Review for Vampire Hunter D: Bloodlust - Blu-ray+DVD Ltd Collector's Ed.
I finally get to watch Vampire Hunter D: Bloodlust, and get to see what all the fuss is about. It’s a little strange that I haven’t seen it before, as it was a big deal when I was getting into the whole anime on DVD thing back in the early 2000s. The DVD was on actual shop shelves in actual stores on practically every actual high street. It was in my local Woolworths! More importantly, it was a movie from Yoshiaki Kawajiri, director of films like Ninja Scroll and Wicked City, and my all-time favourite OVA, Cyber City. Then again, it is a movie about vampires, probably my least favourite anime genre. Bloodlust is itself a sequel to the original Vampire Hunter D anime from the mid-eighties. While Discotek in the US released both films on Blu-ray, All the Anime are only bringing the sequel to the UK at this time. Another thing worth noting is that Vampire Hunter D: Bloodlust’s original language is English; it was animated for that language. There is a Japanese dub, but it’s restricted by licensor to Japan only.
It’s the distant future, and vampires rule the world, but they are a dwindling race, helped to dwindle by the Vampire Hunters. D is a Dunpeal, half human and half vampire, and he is particularly skilled in bringing down vampires. When Charlotte Elbourne is snatched from her bed in the middle of the night by a vampire named Meier Link, her distraught father hires D to bring her back, one way or another. But D’s got competition, as the Markus brothers are also on Link’s trail. Yet as they pursue the vampire through this hostile future world, it seems that Charlotte may not have been abducted after all...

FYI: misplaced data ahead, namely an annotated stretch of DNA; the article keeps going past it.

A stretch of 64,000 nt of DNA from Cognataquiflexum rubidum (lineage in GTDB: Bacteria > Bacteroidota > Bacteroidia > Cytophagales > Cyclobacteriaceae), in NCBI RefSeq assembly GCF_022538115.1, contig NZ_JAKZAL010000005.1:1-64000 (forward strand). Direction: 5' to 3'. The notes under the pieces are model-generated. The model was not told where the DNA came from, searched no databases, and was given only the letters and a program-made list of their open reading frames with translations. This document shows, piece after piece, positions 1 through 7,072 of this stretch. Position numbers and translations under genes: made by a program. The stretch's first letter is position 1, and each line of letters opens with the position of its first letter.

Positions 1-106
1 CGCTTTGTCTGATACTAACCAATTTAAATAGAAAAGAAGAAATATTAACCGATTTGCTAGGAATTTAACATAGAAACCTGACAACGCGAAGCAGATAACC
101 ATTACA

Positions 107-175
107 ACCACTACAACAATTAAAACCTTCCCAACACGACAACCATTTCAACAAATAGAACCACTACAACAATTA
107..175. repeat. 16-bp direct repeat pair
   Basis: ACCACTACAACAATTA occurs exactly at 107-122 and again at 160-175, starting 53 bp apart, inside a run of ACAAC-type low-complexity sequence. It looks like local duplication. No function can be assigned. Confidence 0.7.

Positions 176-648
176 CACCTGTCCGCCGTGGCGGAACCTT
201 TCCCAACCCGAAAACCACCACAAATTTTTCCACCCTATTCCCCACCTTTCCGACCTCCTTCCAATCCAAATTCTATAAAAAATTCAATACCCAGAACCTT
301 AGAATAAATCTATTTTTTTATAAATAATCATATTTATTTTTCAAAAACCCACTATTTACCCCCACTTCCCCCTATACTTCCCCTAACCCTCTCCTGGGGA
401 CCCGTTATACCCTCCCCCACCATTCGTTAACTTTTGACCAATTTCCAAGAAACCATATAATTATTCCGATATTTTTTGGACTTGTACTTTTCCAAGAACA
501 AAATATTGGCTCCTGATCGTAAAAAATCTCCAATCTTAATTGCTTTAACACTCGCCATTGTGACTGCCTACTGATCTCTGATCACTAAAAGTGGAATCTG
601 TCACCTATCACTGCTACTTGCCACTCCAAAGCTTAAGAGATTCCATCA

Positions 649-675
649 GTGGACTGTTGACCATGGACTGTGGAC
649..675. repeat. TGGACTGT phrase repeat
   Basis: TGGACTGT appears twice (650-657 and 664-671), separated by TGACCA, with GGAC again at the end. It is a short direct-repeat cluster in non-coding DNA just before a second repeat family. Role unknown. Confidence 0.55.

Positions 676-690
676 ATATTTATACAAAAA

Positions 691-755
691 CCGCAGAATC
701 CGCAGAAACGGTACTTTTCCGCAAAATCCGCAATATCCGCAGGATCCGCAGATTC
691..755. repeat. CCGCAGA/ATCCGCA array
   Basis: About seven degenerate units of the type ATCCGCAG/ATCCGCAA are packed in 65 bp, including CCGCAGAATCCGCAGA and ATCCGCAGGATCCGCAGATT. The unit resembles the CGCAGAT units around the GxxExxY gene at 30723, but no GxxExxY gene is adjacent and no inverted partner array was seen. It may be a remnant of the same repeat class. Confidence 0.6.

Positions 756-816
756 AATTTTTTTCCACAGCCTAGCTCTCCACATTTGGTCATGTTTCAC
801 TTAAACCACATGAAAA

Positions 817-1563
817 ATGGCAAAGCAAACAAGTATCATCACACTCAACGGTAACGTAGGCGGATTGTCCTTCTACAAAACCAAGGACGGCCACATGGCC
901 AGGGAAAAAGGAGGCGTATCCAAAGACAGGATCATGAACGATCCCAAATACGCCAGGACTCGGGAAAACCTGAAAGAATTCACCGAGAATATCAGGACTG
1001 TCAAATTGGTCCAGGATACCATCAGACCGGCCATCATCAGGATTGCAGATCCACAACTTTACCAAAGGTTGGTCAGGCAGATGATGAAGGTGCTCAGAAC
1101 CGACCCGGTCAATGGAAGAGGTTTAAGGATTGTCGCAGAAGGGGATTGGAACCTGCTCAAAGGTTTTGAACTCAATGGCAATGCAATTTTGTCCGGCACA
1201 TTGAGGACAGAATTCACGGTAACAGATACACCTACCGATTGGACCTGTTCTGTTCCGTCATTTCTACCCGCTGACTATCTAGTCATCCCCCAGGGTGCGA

Vampire Hunter D: Bloodlust will be released on DVD and on Blu-ray, but the Collector’s Edition combo release with the physical extras is an All the Anime webshop exclusive at this time.
Vampire Hunter D: Bloodlust gets a 1.85:1 widescreen 1080p transfer on this disc. It’s a traditional anime, animated with paint on cels and captured on film, so the full Blu-ray resolution is put to work presenting the image. It’s clear and sharp certainly, but the issues come from the source material. While the print is clean and free of damage, it’s not in the best shape, with a distinct frame wobble throughout, and the print showing signs of age, with faded colours, blacks tending to grey, and lacking in dark detail. Given that the film has a lot of dark scenes; it doesn’t make it a great watch. When I compare it with the kind of restoration that Ninja Scroll received for its Blu-ray release, the difference is conspicuous.